Art Books I Can’t Live Without

I love to read: fiction, non-fiction, romance, instruction–you name it. And I love it when other hardcore readers suggest books they love and think I would enjoy, too.

So today, I thought I'd give you a list of some of my favorite books of the art and craft variety, the ones I have on my studio shelf and a few I don't have yet but plan to get for future enjoyment.

Many of them I'm sure you've heard of, but I'm bringing them to your attention today because I don't want you to miss out on a great opportunity to get these must-have books at a terrific discount during Interweave's annual Hurt Book Sale.

These books are just a little bit injured–a bent cover here, a dusty page there there–but they are deeply discounted, some as much as 75% of the list price.

The Surface Designer's Handbook: Dyeing, Printing, Painting, and Creating Resists on Fabric, by Holly Brackmann.

This is truly is the bible of dyeing and surface design for artists of all levels.Holly tells you everything you need to know about dyes, dyeing, and printing techniques, and how to apply them to different fabrics for unique results.

Creative Quilting: The Journal Quilt Project, edited by Karey Patterson Bresenhan.

Every time I look at these 400 quilts culled from the Journal Quilt Project–and I've looked at them a lot–I see techniques, ideas, and stories I never noticed before.  If you need a new approach to a quilt design or want to see how another art quilter expressed herself through art, this is the go-to book.

Bags With Paper And Stitch: Innovative Surface Techniques for Embellishing Bags by Isobel Hall.

This book really expands the creative mind! Isobel explores so many unusual materials for making stitchable paper, including silk cocoon strippings, linen, flax, merino, and paper clay. Then she embellishes those papers with found objects, embossing enamels, and metals, plus embroidery techniques.

Mixed Media Explorations: Blending Paper, Fabric and Embellishment to Create Inspired Designs by Beryl Taylor.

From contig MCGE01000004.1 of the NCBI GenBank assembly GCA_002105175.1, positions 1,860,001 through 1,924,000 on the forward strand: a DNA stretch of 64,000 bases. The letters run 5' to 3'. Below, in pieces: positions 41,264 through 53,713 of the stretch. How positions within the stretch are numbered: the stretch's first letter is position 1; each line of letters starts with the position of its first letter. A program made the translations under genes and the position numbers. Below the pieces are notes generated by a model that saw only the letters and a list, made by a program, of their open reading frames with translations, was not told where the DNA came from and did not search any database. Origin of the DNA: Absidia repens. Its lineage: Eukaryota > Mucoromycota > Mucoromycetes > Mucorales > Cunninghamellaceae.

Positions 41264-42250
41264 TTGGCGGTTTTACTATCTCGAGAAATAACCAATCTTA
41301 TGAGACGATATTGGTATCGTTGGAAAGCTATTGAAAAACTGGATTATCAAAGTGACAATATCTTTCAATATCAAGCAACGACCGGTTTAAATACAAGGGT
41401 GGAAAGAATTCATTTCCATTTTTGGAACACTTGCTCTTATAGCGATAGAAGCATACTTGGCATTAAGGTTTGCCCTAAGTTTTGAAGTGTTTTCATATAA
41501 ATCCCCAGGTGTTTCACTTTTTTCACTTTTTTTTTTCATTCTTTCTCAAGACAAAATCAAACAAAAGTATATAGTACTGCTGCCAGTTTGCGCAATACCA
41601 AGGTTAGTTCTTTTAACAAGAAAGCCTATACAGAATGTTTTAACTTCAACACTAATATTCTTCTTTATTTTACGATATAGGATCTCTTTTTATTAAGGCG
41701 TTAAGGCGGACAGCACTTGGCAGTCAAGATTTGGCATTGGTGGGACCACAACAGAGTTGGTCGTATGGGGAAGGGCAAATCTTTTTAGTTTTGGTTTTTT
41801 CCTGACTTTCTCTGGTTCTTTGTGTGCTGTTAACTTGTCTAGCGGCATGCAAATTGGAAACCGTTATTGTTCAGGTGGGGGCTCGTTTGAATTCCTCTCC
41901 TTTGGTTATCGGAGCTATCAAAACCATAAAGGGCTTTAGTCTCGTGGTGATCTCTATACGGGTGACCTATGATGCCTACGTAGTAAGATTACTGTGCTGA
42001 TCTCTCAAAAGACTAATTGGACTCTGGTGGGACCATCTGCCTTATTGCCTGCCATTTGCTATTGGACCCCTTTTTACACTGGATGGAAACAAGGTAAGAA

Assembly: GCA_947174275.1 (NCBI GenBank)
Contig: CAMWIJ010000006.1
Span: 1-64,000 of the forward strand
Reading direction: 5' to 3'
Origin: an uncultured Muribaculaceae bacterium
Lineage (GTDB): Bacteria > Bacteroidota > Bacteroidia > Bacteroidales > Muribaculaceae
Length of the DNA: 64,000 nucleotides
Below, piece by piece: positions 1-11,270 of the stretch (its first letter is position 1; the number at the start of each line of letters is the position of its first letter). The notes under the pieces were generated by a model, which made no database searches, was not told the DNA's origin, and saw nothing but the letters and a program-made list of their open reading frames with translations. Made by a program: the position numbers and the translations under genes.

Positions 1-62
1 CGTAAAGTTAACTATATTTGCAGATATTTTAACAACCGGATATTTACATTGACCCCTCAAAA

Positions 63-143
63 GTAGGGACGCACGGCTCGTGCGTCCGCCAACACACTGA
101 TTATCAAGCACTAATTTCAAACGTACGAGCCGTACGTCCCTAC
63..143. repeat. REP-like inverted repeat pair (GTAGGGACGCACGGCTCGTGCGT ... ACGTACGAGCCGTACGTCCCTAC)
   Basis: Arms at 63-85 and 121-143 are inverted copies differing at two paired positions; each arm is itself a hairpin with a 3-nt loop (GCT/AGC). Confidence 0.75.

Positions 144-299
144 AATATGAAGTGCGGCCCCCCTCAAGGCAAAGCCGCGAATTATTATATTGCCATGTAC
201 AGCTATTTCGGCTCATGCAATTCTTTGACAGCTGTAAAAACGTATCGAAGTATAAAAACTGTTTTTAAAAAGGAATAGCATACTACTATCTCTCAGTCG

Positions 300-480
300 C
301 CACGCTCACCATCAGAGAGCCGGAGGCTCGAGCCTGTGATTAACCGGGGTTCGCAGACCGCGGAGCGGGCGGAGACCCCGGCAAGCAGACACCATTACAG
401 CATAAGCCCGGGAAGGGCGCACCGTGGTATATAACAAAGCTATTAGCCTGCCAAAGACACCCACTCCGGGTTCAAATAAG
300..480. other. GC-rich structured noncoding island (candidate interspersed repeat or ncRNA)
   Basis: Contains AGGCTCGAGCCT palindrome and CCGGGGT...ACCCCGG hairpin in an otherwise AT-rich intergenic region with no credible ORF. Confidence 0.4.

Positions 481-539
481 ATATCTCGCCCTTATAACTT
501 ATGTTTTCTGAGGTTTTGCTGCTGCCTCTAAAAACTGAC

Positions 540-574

I return to Beryl's techniques for turning the mundane into the extraordinary again and again. This book is a must-have for anyone who wants to explore the possibilities of combining quilting, creative embroidery, and paper art.

As I was going through the list of books available during the Hurt Book sale, a couple caught my eye that I would love to have for that date, sometime in the future, when I have time to branch out into the world of yarn. I've been intrigued by the crocheted handiwork of Quilting Arts Assistant Editor Pippa Eccles, so I wouldn't mind having Getting Started Crochet on my shelf. I'm curious to see how I might use my stash of novelty yarns and ribbons to make a crocheted scarf or even an interesting edging.

And, if anything was going to prompt me to learn to knit, it would have to be Dogs in Knits: 17 Projects for Our Best Friends by Judith L. Swartz. My ever-shivering Italian Greyhound, Maggie, would love a wardrobe of sweaters, I'm sure.

What are the art instruction books you can't live without? Leave a comment below.


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Fabric Painting & Dyeing, Quilting Daily Blog

3 thoughts on “Art Books I Can’t Live Without

  1. This is one of my favorites – Digital Art Studio: Techniques for Combining Inkjet Printing with Traditional Art Materials by Karin Schminke, Dorothy Simpson Krause, Bonny Pierce Lhotka . A must have for integrating computer printing and mixed media techniques.


  2. I have a varied libary of art and quilting books old and new. I love Pokey’s book “The Quilting Arts Book”, Inspired to Quilt by Melanie Testa, Art and Quilt Lyric Kinard. Three of my old favorites that really got me started experimenting with art quilting – Raising the Surface by Maggie Grey (It took my years to figure out nappy’s were diaper liners, go figure), Complex Cloth by Jane Dunnewold, and Quilters Playtime by Diane Hire. I can’t wait for Jane Dunnewolds new book. This is my first posting to any blog, I can feel and addiction coming on.

  3. when I discovered lyric’s book it was like magic. The creative exercises and the comments by other quilt artists helped me see what I was doing as a expressive. I’m also finding Breath for the Bones by Luci Shaw interesting and helpful in terms of reflecting on my creativity and faith.